Maori Women on the Homefront

These stories explore Maori women's experiences of this time, both the political and everyday realities.


My name is Te Puea Herangi.
I was born at Whatiwhatihoe in the Waikato, I am the granddaughter of the second Màori king Tawhiao, which comes with huge responsibility. I am educated in Maori beliefs, values, and strongly believe in all my cultural principles.

When I heard the news that war had started, I was worried how this would affect our tribe. Automatically I knew this meant my grandfather would soon depart. My Koro is the glue to our tribe; he keeps our people at peace. All that is going through my head at this point is, who will take his place?

After his departure I began involving myself in the political world and felt I was the right person to inherit and continue his role. To establish a role similar in status to that of the monarch of the British colonists, I became a member of the Kingitanga movement, which helped develop my leadership skills.

Not long after this event, I began farming at Mangatawhiri and opposed the introduction of the Conscription Act in 1917, and opened a farm as a refuge for those who chose not to enlist. This is where I emerged as a leader amongst my community. It is the words of my grandfather that influenced my decision to do so.

“Listen, listen, the sky above, the earth below, and all the people assembled here. The killing of men must stop; the destruction of land must stop. I shall bury my patu in the earth and it shall not rise again ... Waikato, lie down. Do not allow blood to flow from this time on” (“Te Puea Herangi”, 2013. Para 3.)

Because I had gone against the Conscription Act in 1917, the Government compounded Tainui feelings of injustice by responding with a general order for Maori conscription that applied only to the King Country Maniapoto district, “Boy was I mad”.

The introduction of the policy put a huge toll on me mentally; at this point I am extremely angry at what the government has done. However, I know I have to accept this demand; my Grandfather would also want me to be strong for our tribe. “Now the pressure is definitely on”.

After many sleepless nights I have finally come to terms with this policy and began persuading other women in the tribe to do the same. Soon after we started participating in fundraising events led by the Pakeha. “Yes were working together with the enemy”. Never in a million years would I have thought Maori and Pakeha would join together as one, in a peaceful manner.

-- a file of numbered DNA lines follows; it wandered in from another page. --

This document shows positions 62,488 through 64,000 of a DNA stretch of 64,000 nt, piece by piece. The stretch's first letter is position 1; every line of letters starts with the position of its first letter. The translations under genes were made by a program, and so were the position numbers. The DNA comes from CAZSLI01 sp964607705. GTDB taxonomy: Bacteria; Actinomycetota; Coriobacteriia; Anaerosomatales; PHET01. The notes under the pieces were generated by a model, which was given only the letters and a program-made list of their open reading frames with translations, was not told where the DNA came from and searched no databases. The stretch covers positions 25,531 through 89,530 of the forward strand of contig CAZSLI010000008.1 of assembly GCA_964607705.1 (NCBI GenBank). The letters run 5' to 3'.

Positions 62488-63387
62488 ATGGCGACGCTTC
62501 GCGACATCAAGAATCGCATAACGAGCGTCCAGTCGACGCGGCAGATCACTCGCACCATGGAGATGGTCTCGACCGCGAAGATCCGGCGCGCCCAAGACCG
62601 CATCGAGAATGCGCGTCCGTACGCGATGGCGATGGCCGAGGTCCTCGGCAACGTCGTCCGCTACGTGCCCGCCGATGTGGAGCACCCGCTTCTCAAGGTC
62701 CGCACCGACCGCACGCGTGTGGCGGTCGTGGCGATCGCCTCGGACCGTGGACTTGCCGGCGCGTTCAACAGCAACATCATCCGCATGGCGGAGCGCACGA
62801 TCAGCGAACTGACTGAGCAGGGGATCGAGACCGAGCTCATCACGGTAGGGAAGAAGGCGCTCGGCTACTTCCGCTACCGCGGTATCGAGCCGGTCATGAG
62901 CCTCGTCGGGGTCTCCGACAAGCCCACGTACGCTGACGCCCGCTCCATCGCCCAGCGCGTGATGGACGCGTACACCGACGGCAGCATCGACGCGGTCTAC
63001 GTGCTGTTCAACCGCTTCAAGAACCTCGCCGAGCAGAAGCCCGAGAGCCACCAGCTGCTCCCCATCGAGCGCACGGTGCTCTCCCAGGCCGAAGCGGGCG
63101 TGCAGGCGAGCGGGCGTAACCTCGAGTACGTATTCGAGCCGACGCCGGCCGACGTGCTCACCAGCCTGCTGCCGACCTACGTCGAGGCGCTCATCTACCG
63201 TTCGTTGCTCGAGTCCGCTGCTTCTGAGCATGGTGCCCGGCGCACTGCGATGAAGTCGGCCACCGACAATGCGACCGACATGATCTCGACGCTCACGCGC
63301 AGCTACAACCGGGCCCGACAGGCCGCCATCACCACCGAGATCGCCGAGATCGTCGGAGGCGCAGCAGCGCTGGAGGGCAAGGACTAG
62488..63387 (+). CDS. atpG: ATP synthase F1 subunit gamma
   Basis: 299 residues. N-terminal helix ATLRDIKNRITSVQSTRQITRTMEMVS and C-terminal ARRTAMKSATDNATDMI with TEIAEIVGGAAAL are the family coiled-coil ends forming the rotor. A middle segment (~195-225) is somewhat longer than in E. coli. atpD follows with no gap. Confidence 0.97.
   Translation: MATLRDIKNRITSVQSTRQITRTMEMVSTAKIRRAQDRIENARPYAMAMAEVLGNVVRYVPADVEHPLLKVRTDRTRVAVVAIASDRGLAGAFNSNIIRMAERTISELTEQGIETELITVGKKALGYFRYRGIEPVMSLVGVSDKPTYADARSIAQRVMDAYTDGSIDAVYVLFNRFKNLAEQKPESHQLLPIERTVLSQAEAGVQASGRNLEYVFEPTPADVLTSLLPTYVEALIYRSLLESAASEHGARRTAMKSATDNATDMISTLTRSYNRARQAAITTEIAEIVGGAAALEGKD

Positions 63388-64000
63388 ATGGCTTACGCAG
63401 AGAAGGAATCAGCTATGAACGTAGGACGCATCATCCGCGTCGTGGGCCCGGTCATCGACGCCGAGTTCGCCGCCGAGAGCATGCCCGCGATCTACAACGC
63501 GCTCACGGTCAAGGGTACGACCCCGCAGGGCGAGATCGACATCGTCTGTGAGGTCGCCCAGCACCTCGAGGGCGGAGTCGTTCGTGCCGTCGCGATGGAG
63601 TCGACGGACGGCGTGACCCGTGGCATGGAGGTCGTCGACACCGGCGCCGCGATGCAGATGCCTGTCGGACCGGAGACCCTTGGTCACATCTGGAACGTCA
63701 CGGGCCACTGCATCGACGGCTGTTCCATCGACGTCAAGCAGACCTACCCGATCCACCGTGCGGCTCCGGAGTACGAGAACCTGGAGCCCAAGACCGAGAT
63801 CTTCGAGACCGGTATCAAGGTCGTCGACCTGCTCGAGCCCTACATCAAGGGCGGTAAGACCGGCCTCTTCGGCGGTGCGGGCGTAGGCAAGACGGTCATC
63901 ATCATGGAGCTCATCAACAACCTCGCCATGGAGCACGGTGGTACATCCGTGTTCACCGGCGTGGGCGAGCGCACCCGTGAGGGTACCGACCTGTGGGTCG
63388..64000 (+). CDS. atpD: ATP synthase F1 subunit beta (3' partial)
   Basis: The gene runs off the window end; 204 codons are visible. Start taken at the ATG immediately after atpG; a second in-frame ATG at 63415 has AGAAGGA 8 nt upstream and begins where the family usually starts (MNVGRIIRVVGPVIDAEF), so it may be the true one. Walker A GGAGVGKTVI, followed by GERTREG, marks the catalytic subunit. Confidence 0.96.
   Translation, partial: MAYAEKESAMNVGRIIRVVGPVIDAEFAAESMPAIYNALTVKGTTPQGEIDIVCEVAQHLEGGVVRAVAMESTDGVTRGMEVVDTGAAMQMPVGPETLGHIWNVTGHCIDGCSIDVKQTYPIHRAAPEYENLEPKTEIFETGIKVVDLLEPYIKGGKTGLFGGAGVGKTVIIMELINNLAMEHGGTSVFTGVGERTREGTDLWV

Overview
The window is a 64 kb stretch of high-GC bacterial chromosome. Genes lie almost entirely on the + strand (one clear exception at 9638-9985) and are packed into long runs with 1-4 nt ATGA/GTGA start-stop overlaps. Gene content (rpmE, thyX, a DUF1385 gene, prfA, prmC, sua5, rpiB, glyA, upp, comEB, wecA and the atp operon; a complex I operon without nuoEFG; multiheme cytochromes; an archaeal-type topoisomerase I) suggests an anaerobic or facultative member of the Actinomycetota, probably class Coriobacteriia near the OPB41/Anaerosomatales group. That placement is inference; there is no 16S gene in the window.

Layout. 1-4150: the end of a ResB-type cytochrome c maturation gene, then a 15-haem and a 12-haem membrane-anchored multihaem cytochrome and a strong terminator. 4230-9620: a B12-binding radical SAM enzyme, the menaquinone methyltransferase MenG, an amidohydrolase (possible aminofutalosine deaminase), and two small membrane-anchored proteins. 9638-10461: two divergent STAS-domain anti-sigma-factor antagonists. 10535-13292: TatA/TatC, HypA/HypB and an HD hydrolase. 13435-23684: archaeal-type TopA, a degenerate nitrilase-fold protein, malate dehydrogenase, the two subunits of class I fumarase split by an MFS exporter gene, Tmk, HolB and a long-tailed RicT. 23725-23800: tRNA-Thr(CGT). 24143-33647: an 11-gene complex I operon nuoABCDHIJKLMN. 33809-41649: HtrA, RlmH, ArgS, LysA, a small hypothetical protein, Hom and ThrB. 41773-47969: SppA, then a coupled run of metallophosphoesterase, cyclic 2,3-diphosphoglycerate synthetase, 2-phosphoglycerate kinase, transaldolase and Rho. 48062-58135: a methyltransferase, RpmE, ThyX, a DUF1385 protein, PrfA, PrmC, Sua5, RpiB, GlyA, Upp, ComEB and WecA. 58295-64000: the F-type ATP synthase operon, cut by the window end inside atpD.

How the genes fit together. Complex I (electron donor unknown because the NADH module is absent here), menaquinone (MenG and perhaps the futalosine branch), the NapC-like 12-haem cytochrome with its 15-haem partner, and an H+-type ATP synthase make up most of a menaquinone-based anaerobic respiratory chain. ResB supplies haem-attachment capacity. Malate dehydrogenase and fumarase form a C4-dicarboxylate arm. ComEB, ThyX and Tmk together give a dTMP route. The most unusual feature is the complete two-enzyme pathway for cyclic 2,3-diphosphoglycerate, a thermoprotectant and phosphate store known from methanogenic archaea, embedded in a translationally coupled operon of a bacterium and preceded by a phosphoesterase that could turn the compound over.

Price, W. A. (1990). Portrait of Te Kirihaehae Te Puea Herangi. Retrived from

A story from a child's perspective
Before the Great War it was my father who gathered and hunted food for our family; he was the breadwinner of our family. We lived in a small isolated rural settlement in the Far North and survived only on subsistence agriculture, casual and seasonal work.

My mother spent most of her time cooking, doing the washing, cleaning, and caring for us children; she also milked cows, raised our chickens, sold eggs, and grew food for our family and for sale.

Once war broke out and my father left for battle, I saw a massive change in my mother emotionally and physically. Not only was she forced to raise our family on her own, she also had to take on all of my father's responsibilities.

I remember at the time her and other women from our village working tirelessly, gathering and preparing seafood and non-perishable foods to send overseas for our solders. My mother would use the dehydration method to preserve traditional sea food such as karengo (seaweed), pipi, pupu, shark, crayfish tails, kumara and karaka berries and other foods which she preserved in pork fat, sealed in tins and sent away.

In our village there were meetings held in the Marae once a week; these meeting were usually fun and happy. However, once the war broke out they became a battlefield. People were angry with our men joining the War, my mother especially.

One day I heard crying in the village, so I went outside to have a look and saw all my Aunties with their bags packed; it was as if they were leaving our home for good. I asked my mother what they were doing. She said they were moving into the city to take up work.

Northwood, A. J. (1910). Unidentified group of women and children in a gum digging village in the Northland Region. Retrieved from[path]=photos&search[text]

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